There's also a lot of, "Well that happened because it did moments." E.T. getting really sick for no reason or explanation is one part of it, but then he gets better for no reason too? To me both today and when I was a little kid, this is a moment of false conflict. It isn't a lesson that is tied to the events of the story. There is nothing that Elliot or E.T. could have done differently that has any degree of moral responsibility. Instead, the movie had nowhere to go, so it just threw this element in. If this wasn't a movie about an alien that had a degree of mystery, this plot development would have come across as absurd. Two kids become friends and then one has a heart-attack and seems to die. But then he gets up and is just fine? They continue on with their adventure. The thing is, there's already a conflict woven into the story. The idea that E.T. could be caught at any time is a perfectly legit conflict. But the scene where the scary NASA folks show up (NASA or mysterious government agency that wears space suits on Earth), there isn't much of a threat to Elliot or his friends.
It's appropriate that there is a ride at Universal for E.T. because Elliot himself is almost on a ride instead of making active decisions. That's not always the case. Elliot starts the film as an active agent in this story. He investigates the shed. He skips school. He organizes the Halloween experiment. But never does Elliot have an inkling that government folks are searching for his little alien. Instead, the threat just manifests itself. It's not protagonist versus antagonist. The two are almost unaware of each other. And with the case of the government looking for the alien, it makes them look real evil, but what is the alternative? It's not like E.T. made his awareness known or has any kind of way to communicate with them. He has come from outer space and is dying by the time that the government has shown up. From what I understand, that shadowy government agency tried to save both E.T. and Elliot. And isn't it a bit bizarre, considering how evil the government comes across in this film, that Elliot isn't under seven levels of arrest for being the only human to come in contact with an alien?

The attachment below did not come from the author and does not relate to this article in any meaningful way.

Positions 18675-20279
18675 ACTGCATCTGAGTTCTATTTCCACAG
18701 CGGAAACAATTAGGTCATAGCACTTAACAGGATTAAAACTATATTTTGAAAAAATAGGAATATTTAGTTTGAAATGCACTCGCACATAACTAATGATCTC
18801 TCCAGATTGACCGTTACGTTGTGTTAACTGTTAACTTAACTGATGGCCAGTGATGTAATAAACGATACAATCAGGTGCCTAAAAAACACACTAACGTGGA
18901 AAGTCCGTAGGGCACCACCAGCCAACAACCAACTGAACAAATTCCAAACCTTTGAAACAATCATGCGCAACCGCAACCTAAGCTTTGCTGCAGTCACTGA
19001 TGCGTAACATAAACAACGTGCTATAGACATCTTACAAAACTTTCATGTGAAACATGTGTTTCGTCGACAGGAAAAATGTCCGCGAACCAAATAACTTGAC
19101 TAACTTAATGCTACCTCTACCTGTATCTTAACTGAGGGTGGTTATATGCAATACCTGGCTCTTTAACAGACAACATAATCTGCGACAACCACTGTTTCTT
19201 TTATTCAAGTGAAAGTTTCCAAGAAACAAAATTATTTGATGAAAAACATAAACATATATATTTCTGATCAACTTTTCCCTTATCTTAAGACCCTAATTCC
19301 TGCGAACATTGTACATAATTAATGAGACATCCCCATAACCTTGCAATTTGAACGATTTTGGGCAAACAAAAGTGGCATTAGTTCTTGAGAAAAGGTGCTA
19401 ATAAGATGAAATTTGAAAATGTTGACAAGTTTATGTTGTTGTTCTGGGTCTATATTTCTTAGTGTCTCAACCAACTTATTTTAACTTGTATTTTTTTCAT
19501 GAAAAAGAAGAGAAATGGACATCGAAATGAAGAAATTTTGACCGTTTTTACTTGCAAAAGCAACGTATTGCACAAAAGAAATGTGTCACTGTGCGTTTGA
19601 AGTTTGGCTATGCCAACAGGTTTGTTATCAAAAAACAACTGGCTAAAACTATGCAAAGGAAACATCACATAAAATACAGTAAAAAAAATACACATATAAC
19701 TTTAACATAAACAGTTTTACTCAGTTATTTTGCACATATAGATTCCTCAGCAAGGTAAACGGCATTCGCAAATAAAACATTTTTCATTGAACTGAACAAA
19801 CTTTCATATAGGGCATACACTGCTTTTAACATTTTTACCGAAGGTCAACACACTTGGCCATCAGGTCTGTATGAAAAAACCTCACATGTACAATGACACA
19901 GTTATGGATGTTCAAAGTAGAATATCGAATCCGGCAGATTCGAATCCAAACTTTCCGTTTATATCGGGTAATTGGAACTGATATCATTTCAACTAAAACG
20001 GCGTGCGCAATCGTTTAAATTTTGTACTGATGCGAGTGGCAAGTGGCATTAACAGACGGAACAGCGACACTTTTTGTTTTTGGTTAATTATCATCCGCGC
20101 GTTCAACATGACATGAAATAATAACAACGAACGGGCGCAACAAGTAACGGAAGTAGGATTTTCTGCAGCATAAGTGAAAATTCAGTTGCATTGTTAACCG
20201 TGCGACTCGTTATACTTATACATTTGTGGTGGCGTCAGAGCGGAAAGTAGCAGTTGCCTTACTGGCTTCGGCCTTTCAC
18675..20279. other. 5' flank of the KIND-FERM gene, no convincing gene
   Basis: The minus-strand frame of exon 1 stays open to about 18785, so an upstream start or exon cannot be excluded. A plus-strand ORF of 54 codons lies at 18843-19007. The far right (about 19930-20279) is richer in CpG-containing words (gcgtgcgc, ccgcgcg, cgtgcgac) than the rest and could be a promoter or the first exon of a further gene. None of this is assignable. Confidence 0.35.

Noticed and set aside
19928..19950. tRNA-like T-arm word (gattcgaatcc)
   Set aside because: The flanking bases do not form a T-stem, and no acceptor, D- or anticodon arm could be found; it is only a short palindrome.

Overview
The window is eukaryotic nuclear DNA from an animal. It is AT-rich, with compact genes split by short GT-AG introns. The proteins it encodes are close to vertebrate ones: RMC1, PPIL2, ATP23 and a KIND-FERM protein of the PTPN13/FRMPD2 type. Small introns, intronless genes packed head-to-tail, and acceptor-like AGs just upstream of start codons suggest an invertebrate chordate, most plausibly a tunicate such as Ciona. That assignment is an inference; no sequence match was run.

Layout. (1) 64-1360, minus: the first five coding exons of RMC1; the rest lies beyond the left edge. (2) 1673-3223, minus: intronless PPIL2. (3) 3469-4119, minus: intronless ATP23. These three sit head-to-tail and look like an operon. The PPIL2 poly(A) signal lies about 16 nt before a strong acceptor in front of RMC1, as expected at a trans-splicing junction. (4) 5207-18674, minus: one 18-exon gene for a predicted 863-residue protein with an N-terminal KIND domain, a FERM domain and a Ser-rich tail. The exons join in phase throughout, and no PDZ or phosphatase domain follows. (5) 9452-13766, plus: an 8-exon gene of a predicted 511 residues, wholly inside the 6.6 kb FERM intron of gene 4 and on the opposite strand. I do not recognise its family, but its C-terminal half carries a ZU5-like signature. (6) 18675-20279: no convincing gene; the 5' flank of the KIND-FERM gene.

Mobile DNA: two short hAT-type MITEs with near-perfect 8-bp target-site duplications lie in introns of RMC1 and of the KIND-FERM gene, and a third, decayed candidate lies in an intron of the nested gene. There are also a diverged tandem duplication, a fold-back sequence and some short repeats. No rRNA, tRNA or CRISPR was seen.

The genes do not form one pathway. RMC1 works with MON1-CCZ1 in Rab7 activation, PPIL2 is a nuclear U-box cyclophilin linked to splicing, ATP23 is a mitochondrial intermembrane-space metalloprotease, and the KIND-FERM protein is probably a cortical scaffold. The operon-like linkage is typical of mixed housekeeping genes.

I have to mention it, don't I? I don't want to, you know. I'd rather avoid it all together, if you don't mind. But I know that this blog entry will be incomplete until I mention it...
Ahem: The Christ Allegory.
Yeah, it's pretty superficial. For all my grumbling about this random plot point, the idea is that E.T. is standing in for Christ in this one. He comes from afar and becomes one of us. (E.T. dresses up in clothing and tries beer. That's an American if I've ever heard of one.) He heals people, in this case literally, and brings back the dead (flowers). When those people who are meant to be good to him take him into custody, he dies only to return later. He eventually ascends to where he came from and we're all the better for knowing him. Why? Why did we need this to be another Christ allegory. E.T. is so cornball and Christianity isn't. It seems like the most cheap metaphor out there. I'd like to point out that I actually really like Steven Spielberg, but this metaphor is played out, especially in a movie like E.T..
My daughter wanted to watch this for her birthday and I didn't think it was the worst choice. But even with me going in extremely optimistic, golly I was bored at times. There are just some movies that everyone else likes that I get nothing out of.
Film is great. It can challenge us. It can entertain us. It can puzzle us. It can awaken us.
Mr. H has watched an upsetting amount of movies. They bring him a level of joy that few things have achieved.